This study must be interpreted in the context of some significant limitations. This was a retrospective observational study and thus might have been confounded by treatment allocation bias. Although we attempted to mitigate any potential bias by performing propensity score matching on 23 variables, we recognize that unmeasured or unknown confounders could exist. Another concern was that patients with a history of acute coronary syndrome or patients who underwent PCI after a cardiac surgery consult might be considered higher risk patients (i.e., surgical turndown patients), and thus, might be biased against PCI. However, we performed several sensitivity analyses that excluded these patients; findings were robust and still favored CABG. There was a paucity of detailed surgical information in the patients who underwent CABG (e.g., use of sequential grafts, target vessel bypassed, vessel size, and completeness of revascularization) because these details were not captured in our dataset. Finally, we noted that the definition of early myocardial infarction used in our analysis depended on a clinical diagnosis and differed from those used in clinical trials that relied on mostly biochemical markers. This might have underestimated the number of peri-procedural myocardial infarctions in both groups. Controversy remains surrounding the definition of clinically important myocardial infarction, and, in particular, using only biochemical markers (30).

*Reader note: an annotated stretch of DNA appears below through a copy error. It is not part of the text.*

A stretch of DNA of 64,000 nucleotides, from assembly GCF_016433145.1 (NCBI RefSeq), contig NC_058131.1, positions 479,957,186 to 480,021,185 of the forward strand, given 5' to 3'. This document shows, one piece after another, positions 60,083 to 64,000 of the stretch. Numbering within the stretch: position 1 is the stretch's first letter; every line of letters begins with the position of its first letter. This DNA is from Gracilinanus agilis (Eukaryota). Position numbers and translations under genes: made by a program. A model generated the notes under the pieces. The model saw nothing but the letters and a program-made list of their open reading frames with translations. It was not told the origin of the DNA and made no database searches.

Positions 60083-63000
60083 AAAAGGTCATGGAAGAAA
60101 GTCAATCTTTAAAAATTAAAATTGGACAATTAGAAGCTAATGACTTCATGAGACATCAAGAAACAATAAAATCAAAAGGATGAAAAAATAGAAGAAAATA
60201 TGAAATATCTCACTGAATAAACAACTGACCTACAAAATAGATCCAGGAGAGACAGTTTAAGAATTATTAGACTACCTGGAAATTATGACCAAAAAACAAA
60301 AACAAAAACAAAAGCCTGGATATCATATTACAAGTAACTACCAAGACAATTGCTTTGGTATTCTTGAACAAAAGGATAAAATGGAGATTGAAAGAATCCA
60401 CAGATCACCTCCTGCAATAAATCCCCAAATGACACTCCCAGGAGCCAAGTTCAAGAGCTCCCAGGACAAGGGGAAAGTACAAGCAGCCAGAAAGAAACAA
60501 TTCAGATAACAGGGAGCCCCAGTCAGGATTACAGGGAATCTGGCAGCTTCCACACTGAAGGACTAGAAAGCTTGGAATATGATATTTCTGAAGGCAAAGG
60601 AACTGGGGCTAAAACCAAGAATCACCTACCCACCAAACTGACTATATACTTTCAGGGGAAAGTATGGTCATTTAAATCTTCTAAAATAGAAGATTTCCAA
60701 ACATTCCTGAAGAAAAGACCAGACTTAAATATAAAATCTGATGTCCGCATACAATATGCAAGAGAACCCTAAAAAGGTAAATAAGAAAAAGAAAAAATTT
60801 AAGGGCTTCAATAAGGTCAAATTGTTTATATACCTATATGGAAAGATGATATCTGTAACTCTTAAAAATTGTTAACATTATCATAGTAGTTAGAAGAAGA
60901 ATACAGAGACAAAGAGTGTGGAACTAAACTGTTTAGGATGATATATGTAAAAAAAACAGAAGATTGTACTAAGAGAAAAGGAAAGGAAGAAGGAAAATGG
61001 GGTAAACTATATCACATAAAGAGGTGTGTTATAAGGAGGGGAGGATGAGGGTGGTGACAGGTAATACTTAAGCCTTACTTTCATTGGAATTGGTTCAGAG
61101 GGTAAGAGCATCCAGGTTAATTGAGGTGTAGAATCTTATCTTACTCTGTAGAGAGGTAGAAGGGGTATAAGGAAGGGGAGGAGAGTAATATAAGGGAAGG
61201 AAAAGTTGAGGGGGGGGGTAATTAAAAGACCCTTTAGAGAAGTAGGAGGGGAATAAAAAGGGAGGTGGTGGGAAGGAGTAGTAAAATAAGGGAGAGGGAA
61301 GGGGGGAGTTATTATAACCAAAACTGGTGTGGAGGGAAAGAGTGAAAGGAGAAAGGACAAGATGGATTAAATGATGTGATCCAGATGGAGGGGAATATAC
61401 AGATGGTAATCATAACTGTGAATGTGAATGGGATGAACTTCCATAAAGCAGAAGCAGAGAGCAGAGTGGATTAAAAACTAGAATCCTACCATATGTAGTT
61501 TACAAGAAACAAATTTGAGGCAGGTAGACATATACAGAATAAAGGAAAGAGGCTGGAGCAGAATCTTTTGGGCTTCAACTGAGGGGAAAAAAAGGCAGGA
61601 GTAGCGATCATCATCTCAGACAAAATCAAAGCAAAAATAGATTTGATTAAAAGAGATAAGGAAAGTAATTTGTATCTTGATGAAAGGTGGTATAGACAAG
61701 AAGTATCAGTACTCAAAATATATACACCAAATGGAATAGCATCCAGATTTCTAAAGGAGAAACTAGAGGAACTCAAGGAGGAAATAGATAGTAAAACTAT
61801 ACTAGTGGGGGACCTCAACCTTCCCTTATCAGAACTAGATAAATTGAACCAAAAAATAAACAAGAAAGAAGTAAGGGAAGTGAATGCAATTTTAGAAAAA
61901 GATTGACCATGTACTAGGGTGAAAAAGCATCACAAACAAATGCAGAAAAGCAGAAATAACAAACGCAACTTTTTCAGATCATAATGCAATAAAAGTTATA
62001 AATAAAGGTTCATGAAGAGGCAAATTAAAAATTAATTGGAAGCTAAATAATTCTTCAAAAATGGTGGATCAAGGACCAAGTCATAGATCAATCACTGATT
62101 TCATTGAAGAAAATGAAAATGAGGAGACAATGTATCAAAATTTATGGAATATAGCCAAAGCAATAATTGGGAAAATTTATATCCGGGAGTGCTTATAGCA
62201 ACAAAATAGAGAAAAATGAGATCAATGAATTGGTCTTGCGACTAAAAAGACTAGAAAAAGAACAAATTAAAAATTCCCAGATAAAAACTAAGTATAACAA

CABG should be considered the preferred approach in patients with diabetes and multivessel CAD who are good surgical candidates. Further work is warranted to ensure that patients with diabetes with extensive CAD are treated within a heart team framework.
COMPETENCY IN PATIENT CARE AND PROCEDURAL SKILLS: In routine clinical practice, patients with diabetes mellitus and multivessel coronary artery disease, CABG surgery is associated with greater survival than PCI over a follow-up interval of 5 to 10 years.
TRANSLATIONAL OUTLOOK: Further efforts are needed to individualize the selection of optimum revascularization strategies for diabetic patients with multivessel CAD through implementation of heart team collaboration.
The authors acknowledge that the clinical registry data used in this publication is from participating hospitals through the CorHealth Ontario Cardiac Registry, which serves as an advisory body to the Minister of Health and Long-Term Care (MOHLTC), is funded by the MOHLTC, and is dedicated to improving the quality, efficiency, access and equity in the delivery of the continuum of adult cardiac services in Ontario, Canada.
↵∗ Drs. Fremes and Lee contributed equally to this work.